A judge considering an application by the Sensible Sentencing Trust for extra time to lay a prosecution concerning government departments' handling of the Graeme Burton case has reserved his decison.
The trust is acting for the family of Karl Kuchenbecker, who was killed by Burton in 2007 while Burton was on parole.
Judy Ashton, whose daughter was killed by a drunk driver, is also involved in the case.
The legal timeframe in which such a case can be filed has passed, but the trust had asked the Wellington District Court for an extension of time to lay prosecutions against the police and the Department of Corrections under occupational safety and health legislation.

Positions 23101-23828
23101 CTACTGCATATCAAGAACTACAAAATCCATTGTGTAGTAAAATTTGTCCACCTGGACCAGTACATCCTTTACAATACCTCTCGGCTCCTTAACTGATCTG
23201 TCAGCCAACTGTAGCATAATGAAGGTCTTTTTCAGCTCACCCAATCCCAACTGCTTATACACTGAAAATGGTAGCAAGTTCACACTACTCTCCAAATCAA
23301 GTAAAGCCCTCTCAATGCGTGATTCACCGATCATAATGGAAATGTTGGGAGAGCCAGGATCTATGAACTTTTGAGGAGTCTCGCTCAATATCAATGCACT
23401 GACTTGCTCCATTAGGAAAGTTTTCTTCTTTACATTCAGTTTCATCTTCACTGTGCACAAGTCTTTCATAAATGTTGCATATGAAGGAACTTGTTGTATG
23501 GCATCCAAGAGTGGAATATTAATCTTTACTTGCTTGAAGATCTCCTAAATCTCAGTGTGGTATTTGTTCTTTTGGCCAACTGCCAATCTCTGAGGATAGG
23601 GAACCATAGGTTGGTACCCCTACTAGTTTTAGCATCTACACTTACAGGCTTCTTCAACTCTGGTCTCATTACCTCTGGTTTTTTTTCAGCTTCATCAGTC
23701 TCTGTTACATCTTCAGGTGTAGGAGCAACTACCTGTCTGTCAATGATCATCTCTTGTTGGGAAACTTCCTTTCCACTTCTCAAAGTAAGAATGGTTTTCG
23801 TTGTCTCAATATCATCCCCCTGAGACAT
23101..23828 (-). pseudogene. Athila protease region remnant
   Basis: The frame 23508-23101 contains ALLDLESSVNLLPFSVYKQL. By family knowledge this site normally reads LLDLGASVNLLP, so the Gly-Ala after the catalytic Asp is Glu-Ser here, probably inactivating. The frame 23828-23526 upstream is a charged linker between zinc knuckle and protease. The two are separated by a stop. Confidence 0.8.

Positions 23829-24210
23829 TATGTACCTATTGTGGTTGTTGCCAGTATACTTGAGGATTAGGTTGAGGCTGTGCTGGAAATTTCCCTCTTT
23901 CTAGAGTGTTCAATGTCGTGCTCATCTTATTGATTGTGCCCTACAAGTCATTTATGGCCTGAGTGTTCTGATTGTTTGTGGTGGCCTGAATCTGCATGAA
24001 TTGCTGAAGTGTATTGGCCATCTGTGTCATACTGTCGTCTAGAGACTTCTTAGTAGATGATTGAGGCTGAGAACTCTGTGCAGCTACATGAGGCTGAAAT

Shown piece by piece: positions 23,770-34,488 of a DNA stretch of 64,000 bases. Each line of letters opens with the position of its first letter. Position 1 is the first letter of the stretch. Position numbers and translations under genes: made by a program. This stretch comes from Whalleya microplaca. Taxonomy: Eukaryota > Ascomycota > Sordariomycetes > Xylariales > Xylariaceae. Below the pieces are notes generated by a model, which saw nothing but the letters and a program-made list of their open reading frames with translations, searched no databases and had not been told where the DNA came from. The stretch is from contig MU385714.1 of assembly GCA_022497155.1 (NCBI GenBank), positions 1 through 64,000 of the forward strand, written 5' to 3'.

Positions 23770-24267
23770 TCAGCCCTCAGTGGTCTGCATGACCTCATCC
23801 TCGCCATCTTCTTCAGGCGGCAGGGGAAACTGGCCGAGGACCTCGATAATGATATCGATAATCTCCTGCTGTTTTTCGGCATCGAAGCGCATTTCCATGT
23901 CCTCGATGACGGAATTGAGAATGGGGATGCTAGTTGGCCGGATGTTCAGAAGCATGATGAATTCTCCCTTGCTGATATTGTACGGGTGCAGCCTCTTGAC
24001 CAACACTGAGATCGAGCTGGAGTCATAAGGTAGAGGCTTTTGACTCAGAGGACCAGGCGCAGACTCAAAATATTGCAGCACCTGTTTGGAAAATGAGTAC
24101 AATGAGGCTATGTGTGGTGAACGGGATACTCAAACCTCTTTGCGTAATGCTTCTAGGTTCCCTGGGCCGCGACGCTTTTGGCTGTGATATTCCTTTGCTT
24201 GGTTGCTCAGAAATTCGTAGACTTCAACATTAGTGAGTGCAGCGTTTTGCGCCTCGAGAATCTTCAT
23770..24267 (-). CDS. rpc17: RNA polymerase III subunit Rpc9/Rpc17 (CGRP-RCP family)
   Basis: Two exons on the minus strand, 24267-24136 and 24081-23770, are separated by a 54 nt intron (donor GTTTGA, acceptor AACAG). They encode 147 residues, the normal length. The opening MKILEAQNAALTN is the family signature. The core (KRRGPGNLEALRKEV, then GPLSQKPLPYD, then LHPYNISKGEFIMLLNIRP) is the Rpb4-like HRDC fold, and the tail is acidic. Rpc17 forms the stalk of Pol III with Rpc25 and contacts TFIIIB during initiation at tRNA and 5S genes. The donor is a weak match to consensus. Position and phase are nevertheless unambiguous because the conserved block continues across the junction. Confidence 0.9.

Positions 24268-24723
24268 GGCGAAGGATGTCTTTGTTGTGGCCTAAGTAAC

The trust's lawyer, Nikki Pender, told the court last week that the time extension was needed because her clients had had to wait for other inquiries into the Burton incident to be completed before taking action themselves.
However, the lawyer for the police and the Corrections Department, Robert Lithgow QC, said on Monday that the real reason for the delay was that it hadn't occurred to the trust until too late that events surrounding Burton's release might fit within a health and safety prosecution.
Mr Lithgow said the administrative actions the trust asserts can be prosecuted were a long way removed from the actual death of Mr Kuchenbecker.